Tony Benn: Will and Testament review - dangerous in the best sense

Film Title: Tony Benn: Will and Testament

Director: Skip Kite

Starring: Tony Benn

Genre: Documentary

Running Time: 90 min

Fri, Oct 3, 2014, 01:23


Despite a wonderfully elaborate set and quite a few special effects, Skip Kite’s film remains a lovely handmade artefact. A biographical portrait of the late Labour MP Tony Benn, this “will and testament” is just that: a man, in his 80s, making a visual scrapbook from his unfussy MDF kitchen.

Benn’s life offers an incredible sweep of history: the son of feminist theologian Margaret Wedgwood Benn and former secretary of state for India, Viscount Stansgate (as he briefly was), Benn had already met Gandhi, flown in Africa during the second World War and worked as a producer for the BBC by the time he renounced his title in 1963.

While others have been softened by office, ministerial posts only served to radicalise Benn, who realised that: “Democracy ought to be the system that changes things to meet the people’s needs. But it has been subtly transformed to change the people to meet the needs of the system.” As he moved further to the left, he became demonised as “the most dangerous man in Britain”.

Speaking to camera, he remains defiant and unrepentant: “Socialism is about trying to construct a society around production for need and not just for profit.”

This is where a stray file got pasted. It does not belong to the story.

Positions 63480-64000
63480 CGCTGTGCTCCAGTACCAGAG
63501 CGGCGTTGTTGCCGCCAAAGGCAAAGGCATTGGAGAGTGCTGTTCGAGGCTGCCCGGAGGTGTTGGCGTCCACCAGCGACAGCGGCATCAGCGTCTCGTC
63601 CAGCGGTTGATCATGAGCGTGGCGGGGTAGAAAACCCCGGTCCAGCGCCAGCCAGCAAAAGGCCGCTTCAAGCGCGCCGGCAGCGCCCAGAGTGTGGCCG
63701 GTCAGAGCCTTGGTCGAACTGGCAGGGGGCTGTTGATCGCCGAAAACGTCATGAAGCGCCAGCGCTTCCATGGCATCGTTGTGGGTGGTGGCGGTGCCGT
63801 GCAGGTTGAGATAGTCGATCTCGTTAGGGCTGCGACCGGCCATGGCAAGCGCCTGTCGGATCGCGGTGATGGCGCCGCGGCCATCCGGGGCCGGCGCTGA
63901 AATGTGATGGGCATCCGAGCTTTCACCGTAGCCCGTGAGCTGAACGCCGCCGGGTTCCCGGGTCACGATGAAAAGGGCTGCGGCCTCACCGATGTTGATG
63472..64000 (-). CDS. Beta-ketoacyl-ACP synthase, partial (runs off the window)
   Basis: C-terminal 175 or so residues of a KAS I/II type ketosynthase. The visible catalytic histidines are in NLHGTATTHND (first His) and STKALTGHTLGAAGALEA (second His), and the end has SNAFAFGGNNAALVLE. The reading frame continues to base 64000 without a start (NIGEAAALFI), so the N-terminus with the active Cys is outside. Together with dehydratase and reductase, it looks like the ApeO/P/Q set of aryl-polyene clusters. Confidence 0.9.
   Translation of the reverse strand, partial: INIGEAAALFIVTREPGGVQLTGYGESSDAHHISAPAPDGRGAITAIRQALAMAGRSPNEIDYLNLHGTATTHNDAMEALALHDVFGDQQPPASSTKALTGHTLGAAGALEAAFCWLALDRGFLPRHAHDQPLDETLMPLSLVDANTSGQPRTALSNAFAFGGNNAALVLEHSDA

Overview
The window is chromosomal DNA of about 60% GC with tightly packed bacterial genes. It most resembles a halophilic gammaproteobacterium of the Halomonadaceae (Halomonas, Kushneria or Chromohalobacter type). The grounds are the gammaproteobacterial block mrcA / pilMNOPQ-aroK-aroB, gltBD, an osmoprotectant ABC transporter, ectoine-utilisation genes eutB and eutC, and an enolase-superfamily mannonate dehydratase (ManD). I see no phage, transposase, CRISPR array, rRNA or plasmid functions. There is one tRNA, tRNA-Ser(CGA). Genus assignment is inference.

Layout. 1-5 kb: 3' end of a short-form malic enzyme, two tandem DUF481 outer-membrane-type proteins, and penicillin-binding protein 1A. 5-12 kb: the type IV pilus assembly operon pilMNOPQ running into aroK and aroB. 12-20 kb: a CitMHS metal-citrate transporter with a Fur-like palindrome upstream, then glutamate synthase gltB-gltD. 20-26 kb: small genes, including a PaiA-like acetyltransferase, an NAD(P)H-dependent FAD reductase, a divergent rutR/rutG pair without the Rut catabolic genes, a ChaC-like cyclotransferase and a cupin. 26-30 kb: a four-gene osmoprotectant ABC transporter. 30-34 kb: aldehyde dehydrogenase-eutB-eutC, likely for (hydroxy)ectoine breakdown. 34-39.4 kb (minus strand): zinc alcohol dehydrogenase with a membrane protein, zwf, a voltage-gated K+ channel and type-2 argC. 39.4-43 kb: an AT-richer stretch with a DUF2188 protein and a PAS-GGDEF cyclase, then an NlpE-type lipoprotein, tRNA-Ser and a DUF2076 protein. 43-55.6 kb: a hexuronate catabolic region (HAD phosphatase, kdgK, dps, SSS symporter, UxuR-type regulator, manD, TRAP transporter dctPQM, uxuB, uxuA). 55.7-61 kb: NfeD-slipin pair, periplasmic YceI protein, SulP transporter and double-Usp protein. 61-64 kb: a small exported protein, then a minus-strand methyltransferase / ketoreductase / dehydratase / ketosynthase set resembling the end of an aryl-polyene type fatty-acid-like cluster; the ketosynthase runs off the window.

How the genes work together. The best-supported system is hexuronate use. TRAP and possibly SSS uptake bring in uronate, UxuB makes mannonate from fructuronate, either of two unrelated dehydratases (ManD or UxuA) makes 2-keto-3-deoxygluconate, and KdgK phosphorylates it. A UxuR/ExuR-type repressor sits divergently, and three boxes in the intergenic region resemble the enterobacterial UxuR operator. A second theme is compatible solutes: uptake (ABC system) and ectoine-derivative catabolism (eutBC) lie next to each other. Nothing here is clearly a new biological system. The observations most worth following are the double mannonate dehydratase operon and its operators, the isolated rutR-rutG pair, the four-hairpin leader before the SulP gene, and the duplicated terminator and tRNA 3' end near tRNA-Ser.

There are some incredibly moving, intimate moments: Benn paid £10 to buy the bench on which he proposed to Caroline de Camp in 1949; he cries when he recalls her death from breast cancer in 2000. He talks us through Hiroshima, the Winter of Discontent, the miners’ strike and on into the Thatcherite Blair regime.

From the archives he ridicules the idea that the Soviets want to roll across Europe so that they might one day “deal with Ian Paisley”. He recalls how the IMF bullied Labour into cuts during the 1970s, leaving the party out in the cold just before profits from North Sea oil kicked in – profits that funded crowd-control throughout the benighted decade that followed.

More centrist folks may flinch or sneer, but even they will find cause to revel in the liveliness of Benn’s intellect. A privilege to watch.